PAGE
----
September 27, 2021
Sometimes the impulse to seek our own image in nature runs aground. Consider the anglerfish. The female — beady-eyed, needle-toothed, and mirthless — is built to dominate. The male, far smaller and toothless, must latch onto her side to nourish himself, and provide sperm on demand.
Edith Widder wisely leaves us to make of this what we will. Her main focus is the rod protruding from the female’s upper lip, which functions like a fish version of a flashlight. A marine biologist and MacArthur Fellow, Widder is one of several authors who have recently written about the oceans, in an urgent drive to protect them. Her specialty is bioluminescence, the mysterious phenomenon by which sea creatures emit their own light. In “Below the Edge of Darkness: A Memoir of Exploring Light and Life in the Deep Sea,” she takes readers on a tour of underwater marvels.
Widder fears that, in the face of climate change, too many of us have succumbed to eco-despair. Her remedy is ramped-up exploration, and wider exposure to the wonders she so infectiously details. (Take it from this woman who has descended 800 feet in a submersible: it looks like the Fourth of July down there.)
As Widder notes, the largest living space on the planet remains relatively unexamined. Yet recent technological advances have helped researchers go far deeper than before, uncovering multiple life forms where it had long been assumed none could thrive.
Though Widder does her best, the bizarre world underwater would tax anyone’s descriptive powers. Fortunately, in 2012 she was able to assist in the first successful filming of a giant squid — to her, marine biology’s holy grail. (The resulting documentary first aired on the Discovery Channel the next year.) As long as firsthand exploration remains open to only a few, such work will surely be vital to the conservationist cause.
In “The Brilliant Abyss: Exploring the Majestic Hidden Life of the Deep Ocean and the Looming Threat That Imperils It,” Helen Scales provides a broader, historical perspective on our relationship with the sea.
A marine biologist based in England, Scales notes that for much of human history, the deep was thought of as the home of gods and monsters. By the 19th century, however, skepticism that there was much of anything down there was widespread. Views have since changed. We now know that the oceans contain such a gob-smacking multitude of species that, according to Scales, scientists are still far from tallying them all.
In the meantime, threats to the ocean’s well-being have sharpened. The sea’s capacity to absorb heat linked to global warming has helped keep land temperatures lower than they might be, but at a cost to marine life. Pollution from plastics, oil spills, fertilizers, and more have added to the destruction underwater. Growing interest in mining the seabed for so-called rare earth and other metals is of particular concern to Scales. She sees a stark tradeoff between extractive activities, presumed to endanger biodiversity, and the medical advances that could come from harvesting natural products. One example: a chemical found in a sea sponge has helped prolong lives in cases of metastatic breast cancer.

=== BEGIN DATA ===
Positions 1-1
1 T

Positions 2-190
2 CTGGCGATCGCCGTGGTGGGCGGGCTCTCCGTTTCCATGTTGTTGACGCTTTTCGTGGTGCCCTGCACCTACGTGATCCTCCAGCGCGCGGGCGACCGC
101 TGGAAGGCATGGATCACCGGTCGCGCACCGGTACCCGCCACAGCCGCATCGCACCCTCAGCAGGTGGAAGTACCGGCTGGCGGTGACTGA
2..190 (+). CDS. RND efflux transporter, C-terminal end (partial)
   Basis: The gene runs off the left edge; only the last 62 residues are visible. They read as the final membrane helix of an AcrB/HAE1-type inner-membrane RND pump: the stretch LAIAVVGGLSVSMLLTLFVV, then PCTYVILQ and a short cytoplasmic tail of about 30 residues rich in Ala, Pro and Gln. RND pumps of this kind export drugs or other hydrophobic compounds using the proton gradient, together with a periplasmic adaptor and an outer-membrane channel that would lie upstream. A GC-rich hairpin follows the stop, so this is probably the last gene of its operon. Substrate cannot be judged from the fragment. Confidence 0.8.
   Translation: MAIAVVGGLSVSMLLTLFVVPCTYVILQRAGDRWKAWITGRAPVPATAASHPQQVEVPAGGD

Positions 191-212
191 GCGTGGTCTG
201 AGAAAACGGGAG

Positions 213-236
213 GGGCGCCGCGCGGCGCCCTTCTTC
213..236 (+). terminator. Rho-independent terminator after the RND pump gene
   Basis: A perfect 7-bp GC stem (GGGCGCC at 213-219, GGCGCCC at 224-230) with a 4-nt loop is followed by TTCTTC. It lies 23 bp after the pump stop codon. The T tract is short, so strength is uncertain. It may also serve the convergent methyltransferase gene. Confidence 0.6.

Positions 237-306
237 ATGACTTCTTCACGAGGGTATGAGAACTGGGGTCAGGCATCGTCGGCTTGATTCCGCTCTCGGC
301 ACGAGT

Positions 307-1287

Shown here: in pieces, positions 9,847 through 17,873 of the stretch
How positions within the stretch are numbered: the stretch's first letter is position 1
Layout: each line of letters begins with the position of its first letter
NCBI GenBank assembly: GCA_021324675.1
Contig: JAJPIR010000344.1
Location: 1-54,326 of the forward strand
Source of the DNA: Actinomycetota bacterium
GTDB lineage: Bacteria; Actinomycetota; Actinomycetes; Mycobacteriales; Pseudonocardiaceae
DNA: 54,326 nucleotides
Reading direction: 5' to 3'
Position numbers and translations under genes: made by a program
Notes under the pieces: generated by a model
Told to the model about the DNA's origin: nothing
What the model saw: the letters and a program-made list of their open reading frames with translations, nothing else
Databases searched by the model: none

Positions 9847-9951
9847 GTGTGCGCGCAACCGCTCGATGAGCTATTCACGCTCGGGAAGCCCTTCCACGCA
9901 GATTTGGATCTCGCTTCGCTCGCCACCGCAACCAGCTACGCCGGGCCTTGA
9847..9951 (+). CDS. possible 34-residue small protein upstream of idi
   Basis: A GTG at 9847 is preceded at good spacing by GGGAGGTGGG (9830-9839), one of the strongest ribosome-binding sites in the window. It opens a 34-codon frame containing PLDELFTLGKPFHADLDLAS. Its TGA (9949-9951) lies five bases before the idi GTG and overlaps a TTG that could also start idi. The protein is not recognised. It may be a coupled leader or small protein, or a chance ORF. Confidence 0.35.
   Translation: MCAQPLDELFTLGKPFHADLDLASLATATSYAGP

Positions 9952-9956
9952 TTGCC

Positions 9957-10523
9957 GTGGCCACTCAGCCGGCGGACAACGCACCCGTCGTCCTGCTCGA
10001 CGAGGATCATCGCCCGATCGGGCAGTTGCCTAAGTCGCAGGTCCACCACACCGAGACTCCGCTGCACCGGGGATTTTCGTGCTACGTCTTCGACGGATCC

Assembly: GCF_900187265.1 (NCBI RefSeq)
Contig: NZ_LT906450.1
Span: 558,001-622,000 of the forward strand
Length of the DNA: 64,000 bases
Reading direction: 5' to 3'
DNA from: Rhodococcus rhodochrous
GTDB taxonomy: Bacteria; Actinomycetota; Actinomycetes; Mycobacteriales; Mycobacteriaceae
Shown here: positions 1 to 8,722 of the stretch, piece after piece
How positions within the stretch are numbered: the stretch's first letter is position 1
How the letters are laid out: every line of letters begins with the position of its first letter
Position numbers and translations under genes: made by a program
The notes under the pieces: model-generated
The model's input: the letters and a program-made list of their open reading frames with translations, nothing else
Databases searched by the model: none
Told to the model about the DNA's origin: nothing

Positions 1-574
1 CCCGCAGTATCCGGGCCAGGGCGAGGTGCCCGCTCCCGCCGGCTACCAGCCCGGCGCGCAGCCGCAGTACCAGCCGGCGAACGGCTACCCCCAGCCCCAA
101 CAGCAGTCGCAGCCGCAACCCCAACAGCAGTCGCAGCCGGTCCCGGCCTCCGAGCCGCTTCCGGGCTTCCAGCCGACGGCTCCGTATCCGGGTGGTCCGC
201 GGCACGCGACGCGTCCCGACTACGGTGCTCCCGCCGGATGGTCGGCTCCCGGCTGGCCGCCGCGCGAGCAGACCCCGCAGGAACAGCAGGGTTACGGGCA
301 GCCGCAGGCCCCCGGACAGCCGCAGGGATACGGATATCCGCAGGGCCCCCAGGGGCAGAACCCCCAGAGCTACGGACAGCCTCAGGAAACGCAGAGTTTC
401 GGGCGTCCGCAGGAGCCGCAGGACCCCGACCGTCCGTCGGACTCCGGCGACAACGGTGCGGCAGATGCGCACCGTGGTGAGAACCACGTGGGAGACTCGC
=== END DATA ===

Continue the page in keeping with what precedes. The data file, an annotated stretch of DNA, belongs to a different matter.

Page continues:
Still, it is hard to rally around things we normally cannot see. Perhaps one way of building conservationist support is to tap into humans’ fascination with seashells. In “The Sound of the Sea: Seashells and the Fate of the Oceans,” Cynthia Barnett offers a lively cultural history, with references ranging from Aristotle and Leonardo da Vinci to Italo Calvino.
A dedicated beach comber since childhood, Barnett has a sharp eye for interesting facts. Neanderthals gathered inch-wide cockles. Shells known as cowries became a dominant currency in the slave trade (an example was found in the subfloor of the slave house at Monticello). Royal Dutch Shell’s corporate moniker can be traced to a modest London curio shop. Barnett even runs down the origins of the tongue-twister “she sells seashells by the seashore.” Nevertheless, she laments what could lie ahead, as the mollusks that create these miniature homes succumb to habitat destruction.
Meanwhile, Philip Hoare laments all that we have done to cetaceans. In “Albert and the Whale: Albrecht Dürer and How Art Imagines Our World,” he ponders the artist’s failed quest to observe a whale that washed up on the Dutch coast in 1520.
Beached whales were once regarded (and feared) as mysterious messengers from the divine, a mystical connection Hoare seemingly yearns to recover. Human cruelty toward these animals forms a strong undercurrent in this richly allusive but sometimes frustratingly oblique account. The object of Hoare’s own quest is less actual whales than Dürer’s access to the ineffable. Today’s marine biologists might simply redirect us. As Widder would insist, the magic not only remains; it mostly still awaits our discovery.